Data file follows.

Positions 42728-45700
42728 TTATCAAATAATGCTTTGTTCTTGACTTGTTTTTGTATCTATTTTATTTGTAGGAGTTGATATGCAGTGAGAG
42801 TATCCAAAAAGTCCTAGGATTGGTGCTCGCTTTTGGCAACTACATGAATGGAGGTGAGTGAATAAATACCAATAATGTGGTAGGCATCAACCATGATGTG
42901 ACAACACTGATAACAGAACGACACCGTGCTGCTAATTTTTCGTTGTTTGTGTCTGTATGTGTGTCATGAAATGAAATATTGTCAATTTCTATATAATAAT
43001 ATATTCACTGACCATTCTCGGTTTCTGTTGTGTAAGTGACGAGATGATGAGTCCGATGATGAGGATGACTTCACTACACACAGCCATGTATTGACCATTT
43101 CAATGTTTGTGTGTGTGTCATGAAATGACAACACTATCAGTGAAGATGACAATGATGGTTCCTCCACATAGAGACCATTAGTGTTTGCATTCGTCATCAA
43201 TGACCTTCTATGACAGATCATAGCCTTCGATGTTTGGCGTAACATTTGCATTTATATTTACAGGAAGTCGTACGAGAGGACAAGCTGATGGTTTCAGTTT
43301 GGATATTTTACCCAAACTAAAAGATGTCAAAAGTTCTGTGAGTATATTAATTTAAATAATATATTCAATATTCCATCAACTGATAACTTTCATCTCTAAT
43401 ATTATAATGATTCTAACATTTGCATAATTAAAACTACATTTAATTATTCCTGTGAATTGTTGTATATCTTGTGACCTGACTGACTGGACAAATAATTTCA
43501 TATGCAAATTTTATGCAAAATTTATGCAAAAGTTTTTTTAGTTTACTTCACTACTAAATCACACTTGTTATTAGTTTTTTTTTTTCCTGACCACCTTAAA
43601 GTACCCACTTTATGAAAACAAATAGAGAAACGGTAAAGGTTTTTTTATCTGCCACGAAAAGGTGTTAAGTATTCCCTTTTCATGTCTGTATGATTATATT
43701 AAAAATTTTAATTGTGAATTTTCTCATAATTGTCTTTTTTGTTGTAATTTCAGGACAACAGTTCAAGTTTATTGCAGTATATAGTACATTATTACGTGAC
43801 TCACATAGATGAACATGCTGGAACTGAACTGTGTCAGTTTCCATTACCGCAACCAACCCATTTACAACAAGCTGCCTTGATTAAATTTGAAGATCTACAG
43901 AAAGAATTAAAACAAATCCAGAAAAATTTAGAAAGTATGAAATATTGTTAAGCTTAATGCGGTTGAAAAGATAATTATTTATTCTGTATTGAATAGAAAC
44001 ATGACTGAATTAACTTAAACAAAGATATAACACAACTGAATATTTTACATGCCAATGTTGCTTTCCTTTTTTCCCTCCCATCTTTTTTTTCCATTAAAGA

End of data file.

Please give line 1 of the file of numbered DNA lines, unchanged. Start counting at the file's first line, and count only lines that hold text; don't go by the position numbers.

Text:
Positions 42728-45700